Leipheimer takes 19th stage of Tour

Leipheimer claims penultimate stage as Contador closes in on Tour de France victory.

    Leipheimer is 31 seconds behind Tour leader, Contador, in third place [AFP]

    Leipheimer is 31 seconds behind in third place.

    Leipheimer won Saturday’s 56km time trial from Cognac to Angouleme in a time of 1 hour, 2 minutes, 44 seconds.

    "I have always dreamed of winning a stage of the Tour de France, either a mountain stage or a time trial," Leipheimer said after the stage.

    "I think my emotion took over [at the end], and I went faster and faster."

    Should Contador hold onto his lead he would be the Tour's youngest winner since Jan Ullrich in 1997.

    A victory for Evans would be a huge lift for cycling in Australia, where the sport remains largely on the fringes despite their regular production of Olympic and World Champions.

    Contador took the overall lead only after
    Rasmussen was expelled by his team [AFP]

    The battle between Contador and Evans brought some much needed focus back onto the cycling for the besieged race, after three riders were kicked out in the space of 30 hours, two for doping, and one for lying to his team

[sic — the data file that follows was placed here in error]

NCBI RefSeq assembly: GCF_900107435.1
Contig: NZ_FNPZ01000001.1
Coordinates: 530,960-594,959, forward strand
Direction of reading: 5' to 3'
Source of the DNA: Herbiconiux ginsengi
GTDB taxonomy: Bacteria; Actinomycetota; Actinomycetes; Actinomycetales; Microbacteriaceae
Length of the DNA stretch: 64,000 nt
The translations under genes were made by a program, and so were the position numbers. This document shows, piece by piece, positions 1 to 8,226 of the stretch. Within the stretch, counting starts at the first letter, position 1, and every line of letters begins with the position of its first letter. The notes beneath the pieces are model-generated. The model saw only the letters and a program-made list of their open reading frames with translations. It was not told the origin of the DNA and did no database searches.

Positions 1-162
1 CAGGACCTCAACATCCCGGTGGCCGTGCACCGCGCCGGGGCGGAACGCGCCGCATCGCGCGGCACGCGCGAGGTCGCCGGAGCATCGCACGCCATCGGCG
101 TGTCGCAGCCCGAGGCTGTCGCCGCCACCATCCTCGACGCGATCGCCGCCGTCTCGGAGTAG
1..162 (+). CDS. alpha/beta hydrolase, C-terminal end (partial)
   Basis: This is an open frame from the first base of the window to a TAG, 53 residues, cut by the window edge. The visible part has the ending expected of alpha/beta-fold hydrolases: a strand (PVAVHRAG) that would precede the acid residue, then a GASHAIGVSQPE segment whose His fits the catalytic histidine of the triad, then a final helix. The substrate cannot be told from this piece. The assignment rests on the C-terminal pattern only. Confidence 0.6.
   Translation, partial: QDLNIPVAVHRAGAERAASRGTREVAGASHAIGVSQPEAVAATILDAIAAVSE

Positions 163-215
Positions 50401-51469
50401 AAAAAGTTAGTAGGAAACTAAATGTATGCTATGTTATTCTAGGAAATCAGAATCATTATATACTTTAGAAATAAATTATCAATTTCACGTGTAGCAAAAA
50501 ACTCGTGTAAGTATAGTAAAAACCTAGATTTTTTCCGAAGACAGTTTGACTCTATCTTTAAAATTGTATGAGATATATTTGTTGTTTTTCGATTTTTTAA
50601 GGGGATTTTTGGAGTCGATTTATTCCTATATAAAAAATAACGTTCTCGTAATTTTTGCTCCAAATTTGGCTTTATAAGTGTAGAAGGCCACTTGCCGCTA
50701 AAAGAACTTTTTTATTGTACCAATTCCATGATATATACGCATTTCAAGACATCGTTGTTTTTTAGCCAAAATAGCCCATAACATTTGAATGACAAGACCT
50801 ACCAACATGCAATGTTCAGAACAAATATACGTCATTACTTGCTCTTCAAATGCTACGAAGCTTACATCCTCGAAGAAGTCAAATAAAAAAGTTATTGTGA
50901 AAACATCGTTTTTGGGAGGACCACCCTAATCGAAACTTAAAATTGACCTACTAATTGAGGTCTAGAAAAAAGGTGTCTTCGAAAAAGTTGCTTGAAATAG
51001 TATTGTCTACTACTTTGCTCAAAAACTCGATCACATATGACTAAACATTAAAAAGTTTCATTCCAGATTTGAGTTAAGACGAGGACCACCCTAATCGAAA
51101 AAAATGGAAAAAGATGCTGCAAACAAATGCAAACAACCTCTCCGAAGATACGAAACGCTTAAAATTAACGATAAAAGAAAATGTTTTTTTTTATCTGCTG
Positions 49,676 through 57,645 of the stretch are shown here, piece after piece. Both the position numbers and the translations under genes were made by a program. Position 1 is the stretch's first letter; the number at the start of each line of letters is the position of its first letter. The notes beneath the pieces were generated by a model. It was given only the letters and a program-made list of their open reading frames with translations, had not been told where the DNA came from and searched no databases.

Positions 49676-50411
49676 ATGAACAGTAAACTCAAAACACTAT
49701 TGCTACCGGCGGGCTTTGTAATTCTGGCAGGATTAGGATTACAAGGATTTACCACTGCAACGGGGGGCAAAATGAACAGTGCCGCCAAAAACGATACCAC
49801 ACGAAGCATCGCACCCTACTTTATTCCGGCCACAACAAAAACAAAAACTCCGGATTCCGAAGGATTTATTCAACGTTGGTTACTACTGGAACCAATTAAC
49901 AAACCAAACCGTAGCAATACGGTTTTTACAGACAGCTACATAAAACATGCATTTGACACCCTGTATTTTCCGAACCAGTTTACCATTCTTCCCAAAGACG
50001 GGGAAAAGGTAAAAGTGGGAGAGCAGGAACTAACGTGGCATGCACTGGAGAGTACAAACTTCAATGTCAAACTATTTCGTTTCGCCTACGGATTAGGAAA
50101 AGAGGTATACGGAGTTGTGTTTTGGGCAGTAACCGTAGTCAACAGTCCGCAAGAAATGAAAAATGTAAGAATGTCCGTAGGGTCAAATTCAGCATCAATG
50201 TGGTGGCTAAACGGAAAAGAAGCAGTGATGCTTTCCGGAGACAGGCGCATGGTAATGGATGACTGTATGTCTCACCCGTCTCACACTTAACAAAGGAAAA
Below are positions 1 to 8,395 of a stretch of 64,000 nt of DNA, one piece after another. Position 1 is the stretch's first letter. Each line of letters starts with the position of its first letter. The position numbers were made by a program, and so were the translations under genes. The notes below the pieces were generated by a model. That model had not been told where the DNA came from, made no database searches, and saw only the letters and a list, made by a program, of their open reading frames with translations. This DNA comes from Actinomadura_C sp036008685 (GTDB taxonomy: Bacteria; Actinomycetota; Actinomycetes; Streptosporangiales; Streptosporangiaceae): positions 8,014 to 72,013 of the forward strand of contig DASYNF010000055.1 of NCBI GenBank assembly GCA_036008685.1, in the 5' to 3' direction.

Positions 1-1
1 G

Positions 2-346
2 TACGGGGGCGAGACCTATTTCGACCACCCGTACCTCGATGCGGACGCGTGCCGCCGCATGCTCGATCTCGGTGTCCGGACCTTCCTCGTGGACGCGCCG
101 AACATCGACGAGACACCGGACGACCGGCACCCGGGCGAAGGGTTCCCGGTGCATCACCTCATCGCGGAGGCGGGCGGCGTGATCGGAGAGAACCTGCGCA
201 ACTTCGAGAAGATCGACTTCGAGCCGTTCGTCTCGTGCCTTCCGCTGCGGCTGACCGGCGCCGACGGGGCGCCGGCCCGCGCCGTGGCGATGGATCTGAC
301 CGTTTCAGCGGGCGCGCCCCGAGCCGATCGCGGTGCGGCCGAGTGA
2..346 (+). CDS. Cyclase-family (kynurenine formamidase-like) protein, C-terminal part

The race has been reeling from Wednesday's withdrawal of race leader Michael Rasmussen, as well as other drug-related episodes.

    Contador took the overall lead only after Rasmussen was expelled by his Rabobank team for lying about his whereabouts when he missed a doping check last month.

    German rider Patrik Sinkewitz, Italy's Cristian Moreni and pre-race favorite Alexandre Vinokourov were all ejected after testing positive for doping.

    SOURCE: Agencies


    YOU MIGHT ALSO LIKE

    Learn what India's parties' symbols mean by drawing them

    Learn what India's parties' symbols mean by drawing them

    More than 2,300 political parties have registered for the largest electoral exercise in the world.

    Visualising every Saudi coalition air raid on Yemen

    Visualising every Saudi coalition air raid on Yemen

    Since March 2015, Saudi Arabia and a coalition of Arab states have launched more than 19,278 air raids across Yemen.

    Why did Bush go to war in Iraq?

    Why did Bush go to war in Iraq?

    No, it wasn't because of WMDs, democracy or Iraqi oil. The real reason is much more sinister than that.